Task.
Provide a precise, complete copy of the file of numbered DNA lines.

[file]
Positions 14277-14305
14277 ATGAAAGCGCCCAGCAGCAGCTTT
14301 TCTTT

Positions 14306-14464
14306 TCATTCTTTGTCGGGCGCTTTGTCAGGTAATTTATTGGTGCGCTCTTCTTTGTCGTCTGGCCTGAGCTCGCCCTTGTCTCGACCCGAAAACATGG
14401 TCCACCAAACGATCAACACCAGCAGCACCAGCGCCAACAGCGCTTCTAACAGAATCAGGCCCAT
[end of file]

Positions 14277-14305
14277 ATGAAAGCGCCCAGCAGCAGCTTT
14301 TCTTT

Positions 14306-14464
14306 TCATTCTTTGTCGGGCGCTTTGTCAGGTAATTTATTGGTGCGCTCTTCTTTGTCGTCTGGCCTGAGCTCGCCCTTGTCTCGACCCGAAAACATGG
14401 TCCACCAAACGATCAACACCAGCAGCACCAGCGCCAACAGCGCTTCTAACAGAATCAGGCCCAT